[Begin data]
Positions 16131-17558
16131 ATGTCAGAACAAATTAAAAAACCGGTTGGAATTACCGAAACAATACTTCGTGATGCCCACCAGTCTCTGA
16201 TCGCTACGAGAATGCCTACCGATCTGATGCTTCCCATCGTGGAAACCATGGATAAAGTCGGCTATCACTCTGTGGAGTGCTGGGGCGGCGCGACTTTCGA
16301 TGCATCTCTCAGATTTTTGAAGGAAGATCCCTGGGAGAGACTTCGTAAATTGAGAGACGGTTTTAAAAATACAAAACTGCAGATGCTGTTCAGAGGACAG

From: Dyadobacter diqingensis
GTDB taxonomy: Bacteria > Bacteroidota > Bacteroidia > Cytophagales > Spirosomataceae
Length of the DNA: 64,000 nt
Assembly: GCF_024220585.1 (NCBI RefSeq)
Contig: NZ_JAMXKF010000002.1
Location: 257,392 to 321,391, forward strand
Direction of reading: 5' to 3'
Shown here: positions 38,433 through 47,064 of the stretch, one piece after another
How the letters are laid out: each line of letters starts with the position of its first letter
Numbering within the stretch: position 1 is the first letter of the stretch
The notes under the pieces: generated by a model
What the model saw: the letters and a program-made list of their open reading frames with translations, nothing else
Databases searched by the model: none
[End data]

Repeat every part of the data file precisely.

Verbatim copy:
Positions 16131-17558
16131 ATGTCAGAACAAATTAAAAAACCGGTTGGAATTACCGAAACAATACTTCGTGATGCCCACCAGTCTCTGA
16201 TCGCTACGAGAATGCCTACCGATCTGATGCTTCCCATCGTGGAAACCATGGATAAAGTCGGCTATCACTCTGTGGAGTGCTGGGGCGGCGCGACTTTCGA
16301 TGCATCTCTCAGATTTTTGAAGGAAGATCCCTGGGAGAGACTTCGTAAATTGAGAGACGGTTTTAAAAATACAAAACTGCAGATGCTGTTCAGAGGACAG

From: Dyadobacter diqingensis
GTDB taxonomy: Bacteria > Bacteroidota > Bacteroidia > Cytophagales > Spirosomataceae
Length of the DNA: 64,000 nt
Assembly: GCF_024220585.1 (NCBI RefSeq)
Contig: NZ_JAMXKF010000002.1
Location: 257,392 to 321,391, forward strand
Direction of reading: 5' to 3'
Shown here: positions 38,433 through 47,064 of the stretch, one piece after another
How the letters are laid out: each line of letters starts with the position of its first letter
Numbering within the stretch: position 1 is the first letter of the stretch
The notes under the pieces: generated by a model
What the model saw: the letters and a program-made list of their open reading frames with translations, nothing else
Databases searched by the model: none